I say that if you want to own a gun, you join the National Guard. If you don't want to be a part of your state's militia, then you don't get a gun.


Too bad for you that your interpretation is actually wrong. The well-regulated militia portion actually has a nice legal definition. I'm sure someone with better links saved can post it, but it boils down to every single male in the country from the ages of 18-45 or something like that.
 
B A [TotalFark]
2009-10-02 12:03:37 PM  

ronaprhys: Cisco-Kid: The focus seems to be on the second half of the second amendment, but too many people skip the "Well regulated militia" part of it.

I say that if you want to own a gun, you join the National Guard. If you don't want to be a part of your state's militia, then you don't get a gun.

Too bad for you that your interpretation is actually wrong. The well-regulated militia portion actually has a nice legal definition. I'm sure someone with better links saved can post it, but it boils down to every single male in the country from the ages of 18-45 or something like that.


A militia is, per the original intent of the law, to be formed as needed/when needed & each person to bring his/her own gun for use in the conflict. The idea was to form militia to fight government when it got out of control. Giving that government control over weapon possession/use is a sure way to allow tyranny. To enslave a populace you must first disarm that populace.
 
2009-10-02 12:04:26 PM  
As an avid Missouri hunter (still make it down there for deer season every year), I can tell you all that everyone there hunts while drunk.

As long as the drunk hunters stay on their own property, I don't see a problem with it.

I grew up with some kids who had lost their fathers to drunk hunting accidents which sucked, but that is the risk they took. You take an equal or greater risk every time you get into a car sober.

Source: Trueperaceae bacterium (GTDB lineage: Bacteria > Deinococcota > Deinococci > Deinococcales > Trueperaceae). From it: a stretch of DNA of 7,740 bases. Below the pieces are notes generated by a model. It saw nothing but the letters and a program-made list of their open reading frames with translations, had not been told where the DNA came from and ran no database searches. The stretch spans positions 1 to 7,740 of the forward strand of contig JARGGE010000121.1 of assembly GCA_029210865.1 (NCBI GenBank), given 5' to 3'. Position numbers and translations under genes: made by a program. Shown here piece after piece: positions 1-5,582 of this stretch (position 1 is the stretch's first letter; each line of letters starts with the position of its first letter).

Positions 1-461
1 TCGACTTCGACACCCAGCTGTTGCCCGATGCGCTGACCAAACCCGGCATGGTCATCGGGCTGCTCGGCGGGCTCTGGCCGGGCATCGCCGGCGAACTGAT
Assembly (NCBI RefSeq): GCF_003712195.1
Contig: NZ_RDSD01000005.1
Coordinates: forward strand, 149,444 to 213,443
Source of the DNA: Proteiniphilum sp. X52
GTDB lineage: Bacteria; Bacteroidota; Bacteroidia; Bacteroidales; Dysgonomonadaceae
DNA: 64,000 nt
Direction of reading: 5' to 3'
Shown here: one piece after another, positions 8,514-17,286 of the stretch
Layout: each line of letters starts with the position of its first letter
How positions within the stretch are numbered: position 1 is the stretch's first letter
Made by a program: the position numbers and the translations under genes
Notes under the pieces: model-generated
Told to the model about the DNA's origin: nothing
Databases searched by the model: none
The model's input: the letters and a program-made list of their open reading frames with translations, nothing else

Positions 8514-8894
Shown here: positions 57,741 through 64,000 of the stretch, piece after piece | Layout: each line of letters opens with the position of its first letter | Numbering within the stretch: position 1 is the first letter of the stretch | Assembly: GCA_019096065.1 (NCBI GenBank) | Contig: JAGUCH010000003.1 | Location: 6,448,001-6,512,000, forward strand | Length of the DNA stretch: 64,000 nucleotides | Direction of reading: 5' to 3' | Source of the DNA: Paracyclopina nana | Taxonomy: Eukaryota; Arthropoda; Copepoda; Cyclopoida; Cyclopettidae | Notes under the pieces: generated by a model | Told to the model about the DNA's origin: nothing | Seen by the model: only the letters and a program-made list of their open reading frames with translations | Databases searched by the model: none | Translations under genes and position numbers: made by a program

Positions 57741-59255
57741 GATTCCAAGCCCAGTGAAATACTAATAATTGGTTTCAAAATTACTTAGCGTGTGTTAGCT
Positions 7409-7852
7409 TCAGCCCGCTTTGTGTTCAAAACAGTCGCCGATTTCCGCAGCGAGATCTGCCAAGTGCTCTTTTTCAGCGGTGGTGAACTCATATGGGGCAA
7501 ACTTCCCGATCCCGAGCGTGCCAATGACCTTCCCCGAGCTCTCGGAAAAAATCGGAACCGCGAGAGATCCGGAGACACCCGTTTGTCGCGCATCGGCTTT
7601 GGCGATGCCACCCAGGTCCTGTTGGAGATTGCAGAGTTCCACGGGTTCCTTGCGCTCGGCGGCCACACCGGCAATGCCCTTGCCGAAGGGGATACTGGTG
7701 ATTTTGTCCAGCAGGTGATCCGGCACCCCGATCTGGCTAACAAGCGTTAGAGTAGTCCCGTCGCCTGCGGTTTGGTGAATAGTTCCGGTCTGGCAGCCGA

2009-10-02 12:29:08 PM  

Cisco-Kid: The focus seems to be on the second half of the second amendment, but too many people skip the "Well regulated militia" part of it.

I say that if you want to own a gun, you join the National Guard. If you don't want to be a part of your state's militia, then you don't get a gun.


The purpose of the second amendment is to ensure the ability of a populace to defend themselves from a tyrannical government or invaders (foreign or domestic). Police and military units are supplied and controlled by government orders and resources. They fall far outside of the purpose of the second amendment specially BECAUSE they are organized and controlled by the government.
 
2009-10-02 02:23:14 PM  

Cisco-Kid: The focus seems to be on the second half of the second amendment, but too many people skip the "Well regulated militia" part of it.

I say that if you want to own a gun, you join the National Guard. If you don't want to be a part of your state's militia, then you don't get a gun.


The Supreme Court of the United States of America says you are wrong:

Held:
1. The Second Amendment protects an individual right to possess a
firearm unconnected with service in a militia
, and to use that arm for
traditionally lawful purposes, such as self-defense within the home.
Pp. 2-53.

(a) The Amendment's prefatory clause announces a purpose, but
does not limit or expand the scope of the second part, the operative
clause.
The operative clause's text and history demonstrate that it
connotes an individual right to keep and bear arms. Pp. 2-22.

(b) The prefatory clause comports with the Court's interpretation
of the operative clause. The "militia" comprised all males physically
capable of acting in concert for the common defense.
The Antifederal-